What if I believe I do not owe the debt or I want more information about the debt?
The CFPB has prepared sample letters you can use to respond to a debt collector who is trying to collect a debt. The letters also include tips on how to use them. The sample letters may help you to get information, set limits or stop any further communication, or protect some of your rights Always keep a copy of your letter for your records.
Any debt collector who contacts you claiming you owe payment on a debt is required by law to tell you certain information about the debt. That information must include:
- The name of the creditor
- The amount owed
- That you can dispute the debt and that if you don’t dispute the debt within 30 days the debt collector will assume the debt is valid.
- That if you dispute the debt in writing within 30 days the debt collector will provide verification of the debt
- That if you request the name and address of the original creditor within 30 days (if different from the current creditor), the debt collector will provide you that information.
If the debt collector doesn't provide that information in the first contact with you, it is required to send you a written notice including that information within five days after contacting you.
You have 30 days to dispute a debt or part of a debt from when you receive the required information from the debt collector. Once you dispute the debt, the debt collector can't call or contact you to collect the debt or the disputed part until the debt collector has provided verification of the debt in writing to you. Your dispute should be made in writing to ensure that the debt collector has to send you verification of the debt.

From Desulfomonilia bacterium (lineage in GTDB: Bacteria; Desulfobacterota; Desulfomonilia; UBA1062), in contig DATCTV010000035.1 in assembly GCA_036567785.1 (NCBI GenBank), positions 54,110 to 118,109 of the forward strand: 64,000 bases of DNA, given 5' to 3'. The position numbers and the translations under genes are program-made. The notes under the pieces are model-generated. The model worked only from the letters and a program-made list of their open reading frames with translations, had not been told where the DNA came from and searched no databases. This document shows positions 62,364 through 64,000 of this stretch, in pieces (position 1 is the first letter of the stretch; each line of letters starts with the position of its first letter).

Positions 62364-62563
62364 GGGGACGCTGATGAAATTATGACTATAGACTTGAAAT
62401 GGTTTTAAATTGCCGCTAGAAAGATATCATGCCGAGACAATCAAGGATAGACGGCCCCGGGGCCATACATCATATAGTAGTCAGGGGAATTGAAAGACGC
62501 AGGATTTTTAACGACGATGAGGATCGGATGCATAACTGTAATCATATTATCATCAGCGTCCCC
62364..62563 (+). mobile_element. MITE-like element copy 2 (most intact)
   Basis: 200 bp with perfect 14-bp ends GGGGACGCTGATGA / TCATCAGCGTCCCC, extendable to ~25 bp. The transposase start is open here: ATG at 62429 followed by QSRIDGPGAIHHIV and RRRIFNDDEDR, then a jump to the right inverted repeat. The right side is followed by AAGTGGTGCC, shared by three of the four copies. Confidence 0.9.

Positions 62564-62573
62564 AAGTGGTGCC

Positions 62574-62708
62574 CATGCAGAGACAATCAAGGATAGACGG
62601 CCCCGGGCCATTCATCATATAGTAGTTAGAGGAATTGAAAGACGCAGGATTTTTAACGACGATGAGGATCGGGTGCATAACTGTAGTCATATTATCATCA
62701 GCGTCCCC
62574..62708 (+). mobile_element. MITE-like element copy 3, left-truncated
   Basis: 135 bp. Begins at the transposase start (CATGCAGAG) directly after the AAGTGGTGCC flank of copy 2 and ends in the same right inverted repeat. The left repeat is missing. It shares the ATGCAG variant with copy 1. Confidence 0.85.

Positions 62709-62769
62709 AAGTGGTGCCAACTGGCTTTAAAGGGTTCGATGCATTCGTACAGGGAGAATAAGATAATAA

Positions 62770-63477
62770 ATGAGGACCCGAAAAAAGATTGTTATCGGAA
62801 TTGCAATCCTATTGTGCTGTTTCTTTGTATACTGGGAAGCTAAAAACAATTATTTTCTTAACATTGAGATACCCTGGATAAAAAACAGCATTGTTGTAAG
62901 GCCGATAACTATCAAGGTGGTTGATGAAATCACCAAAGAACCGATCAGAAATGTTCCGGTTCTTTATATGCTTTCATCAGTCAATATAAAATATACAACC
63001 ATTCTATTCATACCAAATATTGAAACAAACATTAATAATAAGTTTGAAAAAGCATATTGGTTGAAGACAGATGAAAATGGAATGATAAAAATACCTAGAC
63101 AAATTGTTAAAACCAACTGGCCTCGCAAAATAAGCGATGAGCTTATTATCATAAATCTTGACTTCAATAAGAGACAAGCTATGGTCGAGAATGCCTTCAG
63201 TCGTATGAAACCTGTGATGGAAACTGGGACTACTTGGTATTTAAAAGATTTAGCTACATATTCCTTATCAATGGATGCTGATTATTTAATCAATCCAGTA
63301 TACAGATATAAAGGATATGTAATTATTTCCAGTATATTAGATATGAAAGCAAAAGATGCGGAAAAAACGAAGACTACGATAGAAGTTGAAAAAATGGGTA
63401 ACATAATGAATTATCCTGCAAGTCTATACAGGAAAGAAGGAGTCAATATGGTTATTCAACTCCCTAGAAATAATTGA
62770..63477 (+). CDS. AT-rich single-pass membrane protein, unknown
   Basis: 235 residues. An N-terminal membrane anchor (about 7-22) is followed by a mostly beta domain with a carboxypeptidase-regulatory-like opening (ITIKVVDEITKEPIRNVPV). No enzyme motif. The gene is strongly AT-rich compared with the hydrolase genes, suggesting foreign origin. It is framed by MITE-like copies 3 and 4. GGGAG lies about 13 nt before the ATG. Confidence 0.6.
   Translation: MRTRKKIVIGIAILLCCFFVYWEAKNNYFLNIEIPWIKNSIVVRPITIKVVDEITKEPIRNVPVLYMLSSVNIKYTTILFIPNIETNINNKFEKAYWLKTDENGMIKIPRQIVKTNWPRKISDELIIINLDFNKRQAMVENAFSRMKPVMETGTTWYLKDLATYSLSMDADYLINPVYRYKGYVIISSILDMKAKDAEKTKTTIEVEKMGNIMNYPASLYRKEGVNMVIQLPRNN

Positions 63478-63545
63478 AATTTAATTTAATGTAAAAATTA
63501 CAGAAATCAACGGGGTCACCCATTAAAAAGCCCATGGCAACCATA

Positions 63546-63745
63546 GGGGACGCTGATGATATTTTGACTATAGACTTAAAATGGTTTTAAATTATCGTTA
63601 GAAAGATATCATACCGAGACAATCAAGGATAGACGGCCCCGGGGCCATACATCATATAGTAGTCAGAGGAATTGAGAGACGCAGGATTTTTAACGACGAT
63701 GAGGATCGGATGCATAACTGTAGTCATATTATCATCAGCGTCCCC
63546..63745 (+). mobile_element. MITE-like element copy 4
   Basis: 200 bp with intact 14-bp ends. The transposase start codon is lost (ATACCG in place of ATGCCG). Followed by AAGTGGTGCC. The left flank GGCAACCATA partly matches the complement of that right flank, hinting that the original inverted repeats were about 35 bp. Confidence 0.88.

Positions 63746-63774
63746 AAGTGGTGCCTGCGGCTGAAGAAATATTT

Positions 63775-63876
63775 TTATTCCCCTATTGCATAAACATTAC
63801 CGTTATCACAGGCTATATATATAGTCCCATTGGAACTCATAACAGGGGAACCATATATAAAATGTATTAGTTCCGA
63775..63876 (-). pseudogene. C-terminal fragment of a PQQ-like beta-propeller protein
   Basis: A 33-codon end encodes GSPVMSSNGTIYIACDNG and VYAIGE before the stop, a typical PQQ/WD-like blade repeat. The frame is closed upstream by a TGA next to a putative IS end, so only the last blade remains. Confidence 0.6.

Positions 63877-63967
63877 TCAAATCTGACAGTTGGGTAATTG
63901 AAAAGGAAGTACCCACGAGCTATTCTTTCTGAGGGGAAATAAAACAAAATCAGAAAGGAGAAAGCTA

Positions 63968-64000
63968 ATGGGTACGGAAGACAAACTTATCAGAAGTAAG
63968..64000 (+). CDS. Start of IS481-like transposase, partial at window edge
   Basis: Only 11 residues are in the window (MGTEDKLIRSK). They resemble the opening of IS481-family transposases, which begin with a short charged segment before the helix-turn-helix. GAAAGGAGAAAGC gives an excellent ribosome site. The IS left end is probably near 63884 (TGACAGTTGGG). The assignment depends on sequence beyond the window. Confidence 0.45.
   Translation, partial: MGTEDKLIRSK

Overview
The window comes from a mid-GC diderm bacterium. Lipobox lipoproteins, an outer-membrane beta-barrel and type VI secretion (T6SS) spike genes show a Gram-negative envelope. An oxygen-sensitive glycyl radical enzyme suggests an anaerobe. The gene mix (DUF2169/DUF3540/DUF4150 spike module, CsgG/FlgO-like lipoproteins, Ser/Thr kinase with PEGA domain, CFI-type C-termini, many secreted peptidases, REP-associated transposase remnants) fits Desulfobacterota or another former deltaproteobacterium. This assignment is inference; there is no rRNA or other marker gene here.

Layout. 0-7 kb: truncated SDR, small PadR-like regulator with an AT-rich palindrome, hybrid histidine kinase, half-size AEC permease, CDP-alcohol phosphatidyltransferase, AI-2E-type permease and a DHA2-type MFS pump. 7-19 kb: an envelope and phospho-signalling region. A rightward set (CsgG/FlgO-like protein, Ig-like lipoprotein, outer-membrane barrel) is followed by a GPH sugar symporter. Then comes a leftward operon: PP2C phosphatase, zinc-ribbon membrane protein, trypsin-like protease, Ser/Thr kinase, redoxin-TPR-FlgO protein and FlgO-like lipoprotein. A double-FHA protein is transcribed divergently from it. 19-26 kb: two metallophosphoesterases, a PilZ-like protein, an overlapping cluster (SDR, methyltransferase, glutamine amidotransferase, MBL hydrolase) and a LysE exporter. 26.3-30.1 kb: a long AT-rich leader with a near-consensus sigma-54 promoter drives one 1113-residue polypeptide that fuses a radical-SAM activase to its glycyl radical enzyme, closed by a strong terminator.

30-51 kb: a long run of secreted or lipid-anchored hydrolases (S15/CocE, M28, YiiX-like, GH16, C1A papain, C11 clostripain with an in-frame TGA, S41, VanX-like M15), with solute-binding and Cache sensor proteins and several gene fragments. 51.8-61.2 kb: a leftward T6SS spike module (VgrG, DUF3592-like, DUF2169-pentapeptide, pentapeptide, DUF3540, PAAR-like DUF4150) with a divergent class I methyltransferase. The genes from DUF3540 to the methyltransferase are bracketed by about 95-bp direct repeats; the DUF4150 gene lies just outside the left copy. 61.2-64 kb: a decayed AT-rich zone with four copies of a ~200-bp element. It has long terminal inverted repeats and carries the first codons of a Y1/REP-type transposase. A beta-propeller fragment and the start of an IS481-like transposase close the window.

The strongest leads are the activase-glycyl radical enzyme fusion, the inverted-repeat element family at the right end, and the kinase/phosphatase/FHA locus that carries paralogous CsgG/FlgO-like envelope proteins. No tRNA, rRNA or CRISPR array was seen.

You can also request that the debt collector give you the name and address of the original creditor, if different from the current creditor. If you make that request in writing within 30 days, the debt collector has to stop all debt collection activities until it provides you that information.
Make sure your letter is dated. Then make a copy of your letter and send the original to the debt collector. It’s generally a good idea to send the letter by certified mail. If you pay for a “return receipt,” you also will have proof the debt collector received your letter. You can also fax the letter, just be sure to keep the confirmation receipt.
If you're having trouble with debt collection, you can submit a complaint with the CFPB online or by calling (855) 411-CFPB (2372).